# The Kid (1921) - Here you have Charlie Chaplin’s first feature-length film that launched his important career.
# Nosferatu (1922) - A memorable adaptation of Bram Stoker’s Dracula. A masterpiece from the era of silent films.
# The Phantom of the Opera (1925) - Another major classic (by Rupert Julian) from the silent film era.
# His Girl Friday (1940) - One of the better known comedies from the 1940s directed by Howard Hawks and starring Cary Grant and Rosalind Russell.
# Penny Serenade (1941) - A touching romantic comedy starring Cary Grant and Irene Dunne.
# Scarlett Street (1945) - Directed by Fritz Lang, otherwise known for Metropolis (1927) and M (1931), during his Hollywood stint.
# DOA (1950) - A film noir classic directed by Rudolph Maté.
# Panic in the Streets (1950) - Directed by Elia Kazan and starring Jack Palance.
# Beat the Devil (1953) - Directed by John Huston and starring Humphrey Bogart.
# Suddenly (1954) - A thriller featuring Frank Sinatra and James Gleason.

The Lost Electric Six Organs Of Admittance Album

This is the unreleased Electric Six Organs record. It’s a short record because the tape ran out on one song. I think of myself as fairly unsentimental. I am much more of a “fuck the good old days” kind of guy but listening to this for the first time in years the other day took me back for a moment to May 22, 2002. Usually when I listen to a record I’ve made or even happen upon a bygone rehearsal tape I can’t for the life of me imagine what I was thinking, where I was or why it was done this way. Perhaps it is because this tape is so raw and off the cuff but when I listened to it again I could really see the room, remember where everyone was standing, the lighting, the kind of beer we were drinking, for once I could understand where, why and how we did it.

Electric Six Organs.
Recorded in San Francisco, May 22, 2002

1.1000 Birds
2.Close To The Sky
3.Even If You Knew

Ben Chasny, Vocals & Lead Guitar
Noel Harmonson: Bells and Rhythm Guitar
Ethan Miller: Rhythm Guitar
Ben Flashman: Bass
Utrillo Kushner: Drums

Keep flying!!!

Sunday, March 15, 2009

The In-House Wiki

Continuing my exploration of the world of wikis, tomorrow I am going to lead a short discussion at our staff meeting on what a wiki could be used for by the staff of the Language Studies Department. We have been discussing the use of an in-house wiki to post information, write courses, arrange meetings and develop teaching material. I plan to show three wikis that are used for planning and organisation. These are:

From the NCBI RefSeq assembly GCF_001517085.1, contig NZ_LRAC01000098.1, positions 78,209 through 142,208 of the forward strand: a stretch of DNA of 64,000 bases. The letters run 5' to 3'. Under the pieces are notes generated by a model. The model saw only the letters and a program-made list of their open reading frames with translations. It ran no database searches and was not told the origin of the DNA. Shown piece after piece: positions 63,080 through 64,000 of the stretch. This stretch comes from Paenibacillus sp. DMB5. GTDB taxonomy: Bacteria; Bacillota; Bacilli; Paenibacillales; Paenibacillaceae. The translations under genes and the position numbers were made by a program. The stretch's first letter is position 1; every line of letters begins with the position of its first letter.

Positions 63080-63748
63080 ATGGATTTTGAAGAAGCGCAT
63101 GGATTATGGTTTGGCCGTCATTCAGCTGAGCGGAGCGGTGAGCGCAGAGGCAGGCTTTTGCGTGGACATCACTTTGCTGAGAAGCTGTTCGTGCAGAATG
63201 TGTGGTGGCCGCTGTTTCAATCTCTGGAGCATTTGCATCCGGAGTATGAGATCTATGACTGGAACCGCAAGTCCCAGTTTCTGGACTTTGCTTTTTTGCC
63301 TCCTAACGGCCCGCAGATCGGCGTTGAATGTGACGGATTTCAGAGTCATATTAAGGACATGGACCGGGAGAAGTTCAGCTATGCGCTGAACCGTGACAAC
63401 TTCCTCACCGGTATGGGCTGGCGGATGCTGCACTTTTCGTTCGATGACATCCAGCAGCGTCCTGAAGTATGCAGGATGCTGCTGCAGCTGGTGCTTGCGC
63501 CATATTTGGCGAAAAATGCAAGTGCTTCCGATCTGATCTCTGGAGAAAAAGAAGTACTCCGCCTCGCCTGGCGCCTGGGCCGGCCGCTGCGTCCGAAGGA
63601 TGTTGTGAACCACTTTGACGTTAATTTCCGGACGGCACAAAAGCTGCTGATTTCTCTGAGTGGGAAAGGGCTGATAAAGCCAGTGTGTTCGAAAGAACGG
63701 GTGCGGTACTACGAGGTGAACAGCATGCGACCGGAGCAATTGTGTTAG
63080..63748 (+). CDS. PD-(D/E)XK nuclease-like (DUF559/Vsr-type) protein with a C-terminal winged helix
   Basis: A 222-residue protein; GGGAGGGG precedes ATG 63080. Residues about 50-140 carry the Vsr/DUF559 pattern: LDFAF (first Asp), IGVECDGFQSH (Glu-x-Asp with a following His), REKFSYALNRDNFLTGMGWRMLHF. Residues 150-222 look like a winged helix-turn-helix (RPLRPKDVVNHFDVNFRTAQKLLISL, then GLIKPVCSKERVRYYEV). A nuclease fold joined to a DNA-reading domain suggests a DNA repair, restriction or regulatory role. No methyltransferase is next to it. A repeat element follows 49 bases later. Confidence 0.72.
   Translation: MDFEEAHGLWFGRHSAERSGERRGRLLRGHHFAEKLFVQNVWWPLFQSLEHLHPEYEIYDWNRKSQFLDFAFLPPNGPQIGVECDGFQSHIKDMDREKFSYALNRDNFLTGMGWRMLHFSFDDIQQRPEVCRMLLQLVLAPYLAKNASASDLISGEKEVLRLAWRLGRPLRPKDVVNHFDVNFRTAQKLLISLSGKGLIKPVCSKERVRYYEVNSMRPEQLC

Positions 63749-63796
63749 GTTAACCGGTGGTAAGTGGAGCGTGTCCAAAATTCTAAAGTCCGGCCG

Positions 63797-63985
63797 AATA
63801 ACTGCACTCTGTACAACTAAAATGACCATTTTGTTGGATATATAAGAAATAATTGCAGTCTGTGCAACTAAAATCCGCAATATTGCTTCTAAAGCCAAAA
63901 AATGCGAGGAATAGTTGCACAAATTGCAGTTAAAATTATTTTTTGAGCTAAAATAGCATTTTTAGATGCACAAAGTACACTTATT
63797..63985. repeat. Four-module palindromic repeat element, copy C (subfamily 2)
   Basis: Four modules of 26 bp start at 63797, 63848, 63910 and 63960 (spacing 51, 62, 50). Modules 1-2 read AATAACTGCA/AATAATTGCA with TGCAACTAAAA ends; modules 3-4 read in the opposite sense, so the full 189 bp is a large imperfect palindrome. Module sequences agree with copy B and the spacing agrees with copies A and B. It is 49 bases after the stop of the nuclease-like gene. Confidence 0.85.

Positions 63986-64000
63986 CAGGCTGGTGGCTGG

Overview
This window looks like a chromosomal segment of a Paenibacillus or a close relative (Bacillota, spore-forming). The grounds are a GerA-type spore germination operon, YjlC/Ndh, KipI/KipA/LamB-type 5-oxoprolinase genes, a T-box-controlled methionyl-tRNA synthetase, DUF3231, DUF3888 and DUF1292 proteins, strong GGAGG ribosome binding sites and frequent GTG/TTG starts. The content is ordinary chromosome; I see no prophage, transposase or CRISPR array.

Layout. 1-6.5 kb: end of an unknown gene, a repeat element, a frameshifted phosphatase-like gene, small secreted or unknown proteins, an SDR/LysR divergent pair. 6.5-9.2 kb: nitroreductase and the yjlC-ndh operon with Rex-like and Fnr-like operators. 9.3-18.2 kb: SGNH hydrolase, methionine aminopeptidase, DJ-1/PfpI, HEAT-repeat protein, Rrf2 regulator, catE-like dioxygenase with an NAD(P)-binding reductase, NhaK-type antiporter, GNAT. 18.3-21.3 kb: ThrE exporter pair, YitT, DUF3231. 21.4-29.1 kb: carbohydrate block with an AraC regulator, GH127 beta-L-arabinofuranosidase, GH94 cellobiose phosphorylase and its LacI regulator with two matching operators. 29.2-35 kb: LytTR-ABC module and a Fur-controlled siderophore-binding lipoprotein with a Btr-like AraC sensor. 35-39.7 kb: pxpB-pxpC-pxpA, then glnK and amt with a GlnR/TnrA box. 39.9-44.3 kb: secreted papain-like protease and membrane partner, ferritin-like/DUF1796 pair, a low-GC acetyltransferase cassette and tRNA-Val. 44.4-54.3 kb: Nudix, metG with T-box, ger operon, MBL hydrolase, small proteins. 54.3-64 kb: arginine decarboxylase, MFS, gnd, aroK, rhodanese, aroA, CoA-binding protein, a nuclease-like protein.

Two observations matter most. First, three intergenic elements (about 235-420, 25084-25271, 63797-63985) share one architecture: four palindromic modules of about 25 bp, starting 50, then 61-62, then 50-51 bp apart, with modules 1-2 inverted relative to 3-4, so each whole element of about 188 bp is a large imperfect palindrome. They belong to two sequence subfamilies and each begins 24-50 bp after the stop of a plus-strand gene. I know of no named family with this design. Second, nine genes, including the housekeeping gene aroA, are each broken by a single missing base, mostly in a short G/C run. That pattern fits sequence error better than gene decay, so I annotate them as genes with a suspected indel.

The HUMlab Wiki

The Electronic Literature Group Wiki

Metamedia at Stanford Wiki

I hope to start a discussion around what sort of uses a wiki could be put to in our department.

Tuesday, March 10, 2009

Tibet 1959-2009

Video: The Yogis of Tibet
Since the invasion of Tibet over 50 years ago, China has systematically destroyed the Tibetan culture. One of the most profound losses is the tradition of the great master yogis. The entire system which supported these fascinating mind masters has been inexorably eliminated. In order to record these mystical practitioners for posterity, the filmmakers were given permission to film heretofore secret demonstrations and to conduct interviews on subject matter rarely discussed. This profound historical, spiritual and educational film will someday be the last remnant of these amazing practitioners.

Today on the fiftieth anniversary of the flight of his Holiness The 14th Dalai Lama from Tibet to India, the Tibetan spiritual leader, the Dalai Lama, accused the Chinese Government of putting his people through "hell on Earth".

The Dalai Lama accused Beijing of "repressive and violent campaigns" that have killed hundreds of thousands of Tibetans and destroyed its cultural heritage.

"These 50 years have brought untold suffering and destruction to the land and the people of Tibet," he said.

China described the critical comments from the Dalai Lama as "lies" and insisted Tibet has enjoyed profound democratic reforms under Chinese rule.

In the landmark speech to commemorate 50 years since he fled Tibet, the Dalai Lama dispelled speculation that he would step back from the struggle for Tibetan autonomy. "To work for the cause of Tibet is the responsibility of every Tibetan, and as long as I live I will uphold this responsibility."

“Today, the religion, culture, language and identity, which successive generations of Tibetans have considered more precious than their lives, are nearing extinction,” said the Dalai Lama, 73, the spiritual leader of the Tibetans. SMH, NYT

Thursday, March 05, 2009

The Way to Work